Master of Arts in Counseling (45 unit)
Our vision imagines a region and world in which everyone has access to an inspiring education and the psychological tools and support to propel them toward flourishing lives of meaning, purpose and connection. Our education is characterized by Strong Values, Social Justice, Transformative, Diverse Community.
The 45-unit MA in Counseling program is for students who wish to pursue work in which they will use counseling skills in a non-mental health setting but that still requires a Master’s degree. Examples of such work include career counseling, academic counseling in a college setting, behavioral health counseling in a medical setting, or pastoral counseling as a minister or lay person. Students should be aware that such a degree will not make them eligible for licensure as an MA-level psychotherapist, nor can they transfer courses to a licensure-track program at a later date (per state regulations). Graduates of this program have found work in a variety of fields, including serving as an academic counselor in the community college system, a career counselor or doing student life work in a wide range of college settings. This degree is also appropriate for students preparing for doctoral work in Clinical, Counseling, or School Psychology. Students in this program also have the option of taking courses centered in one of our emphasis areas.
MA in Counseling Highlights
Curriculum & Electives
Core Curriculum: 30 units, 10 courses
Elective Options: 15 units
| Comprehensive Exam in Counseling
Focus of the comprehensive exam will center on the theory and practice of counseling in non-mental-health care settings.
Emphases & Concentrations
We offer five specialized interest areas. Our four emphases function like a minor. Students who don't choose an emphasis may choose from a variety of electives. The Child and Adolescent Mental Health Concentration is similar to the emphases, but requires additional elective coursework.
A focus on culturally and linguistically appropriate counseling experiences centered on a deep understanding of Latino culture, ethnicity, acculturation, and immigration.
Apply psychology to issues of well-being, stress and stress management, the modification of health behaviors, health promotion, wellness, and disease prevention.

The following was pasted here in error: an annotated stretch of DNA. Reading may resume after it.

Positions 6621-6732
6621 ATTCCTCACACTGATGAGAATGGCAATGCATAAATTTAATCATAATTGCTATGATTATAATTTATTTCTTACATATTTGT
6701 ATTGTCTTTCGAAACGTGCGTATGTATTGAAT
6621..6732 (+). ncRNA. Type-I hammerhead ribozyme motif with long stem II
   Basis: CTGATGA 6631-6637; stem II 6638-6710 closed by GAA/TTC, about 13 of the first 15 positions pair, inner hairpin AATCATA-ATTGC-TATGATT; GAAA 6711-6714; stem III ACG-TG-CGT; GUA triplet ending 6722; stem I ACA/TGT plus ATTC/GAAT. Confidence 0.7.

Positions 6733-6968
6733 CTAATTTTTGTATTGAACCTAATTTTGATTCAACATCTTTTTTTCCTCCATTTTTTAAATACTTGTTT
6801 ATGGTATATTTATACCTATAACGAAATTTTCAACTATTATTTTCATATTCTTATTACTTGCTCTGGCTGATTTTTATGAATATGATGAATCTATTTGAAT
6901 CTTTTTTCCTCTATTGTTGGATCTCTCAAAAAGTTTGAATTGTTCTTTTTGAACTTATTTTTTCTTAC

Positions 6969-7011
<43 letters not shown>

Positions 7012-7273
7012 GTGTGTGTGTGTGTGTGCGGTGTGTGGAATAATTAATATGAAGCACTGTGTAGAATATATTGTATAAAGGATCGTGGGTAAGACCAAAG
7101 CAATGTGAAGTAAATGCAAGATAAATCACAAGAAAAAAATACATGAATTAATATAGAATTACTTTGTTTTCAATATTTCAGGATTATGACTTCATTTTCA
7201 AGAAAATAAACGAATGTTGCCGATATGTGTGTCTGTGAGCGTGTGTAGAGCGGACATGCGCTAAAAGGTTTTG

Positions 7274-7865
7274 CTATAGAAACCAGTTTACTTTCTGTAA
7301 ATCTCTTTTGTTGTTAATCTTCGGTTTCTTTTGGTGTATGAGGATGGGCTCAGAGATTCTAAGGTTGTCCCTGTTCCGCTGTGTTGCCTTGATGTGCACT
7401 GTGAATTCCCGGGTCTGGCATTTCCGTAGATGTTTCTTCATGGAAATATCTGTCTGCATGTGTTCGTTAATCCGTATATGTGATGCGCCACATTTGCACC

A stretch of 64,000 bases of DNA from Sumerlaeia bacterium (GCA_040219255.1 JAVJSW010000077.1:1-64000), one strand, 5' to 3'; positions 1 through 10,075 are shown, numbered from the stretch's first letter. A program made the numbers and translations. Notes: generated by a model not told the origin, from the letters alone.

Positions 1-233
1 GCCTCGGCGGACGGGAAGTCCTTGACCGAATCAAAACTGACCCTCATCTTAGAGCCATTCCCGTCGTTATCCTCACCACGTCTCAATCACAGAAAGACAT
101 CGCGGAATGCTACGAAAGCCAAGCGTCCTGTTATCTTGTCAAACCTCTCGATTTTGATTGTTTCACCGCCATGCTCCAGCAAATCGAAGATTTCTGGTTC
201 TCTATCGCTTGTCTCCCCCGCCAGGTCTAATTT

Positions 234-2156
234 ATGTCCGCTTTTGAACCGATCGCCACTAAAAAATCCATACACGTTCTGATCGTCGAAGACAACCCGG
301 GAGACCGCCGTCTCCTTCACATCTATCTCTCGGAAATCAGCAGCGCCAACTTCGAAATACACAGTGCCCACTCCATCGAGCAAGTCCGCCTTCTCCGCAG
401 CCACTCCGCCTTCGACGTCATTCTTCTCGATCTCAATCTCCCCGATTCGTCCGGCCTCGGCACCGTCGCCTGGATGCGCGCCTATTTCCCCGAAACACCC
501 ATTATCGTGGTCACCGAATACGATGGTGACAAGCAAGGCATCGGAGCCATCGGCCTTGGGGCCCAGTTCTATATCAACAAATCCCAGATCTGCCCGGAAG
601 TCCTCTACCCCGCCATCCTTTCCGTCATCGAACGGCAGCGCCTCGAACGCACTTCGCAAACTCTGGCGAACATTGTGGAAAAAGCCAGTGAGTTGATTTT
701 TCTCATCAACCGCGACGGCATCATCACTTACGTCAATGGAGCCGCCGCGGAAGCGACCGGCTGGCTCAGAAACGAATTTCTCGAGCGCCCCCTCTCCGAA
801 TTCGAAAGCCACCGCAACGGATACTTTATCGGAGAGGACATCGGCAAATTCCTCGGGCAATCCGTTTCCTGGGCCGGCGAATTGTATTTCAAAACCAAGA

Offering training in the application of counseling to issues of gender, diversity in sexual identity and expression, oppression, discrimination, and acculturation, among other topics.
Graduates work in community and law enforcement agencies, private practice, schools, correctional institutions, mental health and rehabilitation facilities, and group homes.
Students will be trained to develop greater proficiency in supporting children, teens, and young adults. Coursework will focus on: issues in early intervention and infancy; issues in school-based settings; developmentally-appropriate interventions; working with disabled children and youth; trauma- informed care; evidence-based approaches to working with children and youth, including short term therapies, cognitive behavioral therapy, play therapy, expressive arts therapy, family therapy, and much more.
"After having just graduated from UC Berkeley, I was seeking a program that would provide me both a community and a solid academic foundation. And today I am so grateful to say that SCU’s Counseling and Psychology program gave me exactly that. It’s because of the relationships, the knowledge, and the practice I received from this program did I then have the opportunity to become the type of therapist I had sought out to be."
- Kimberly Panelo, ’10, Counseling Psychology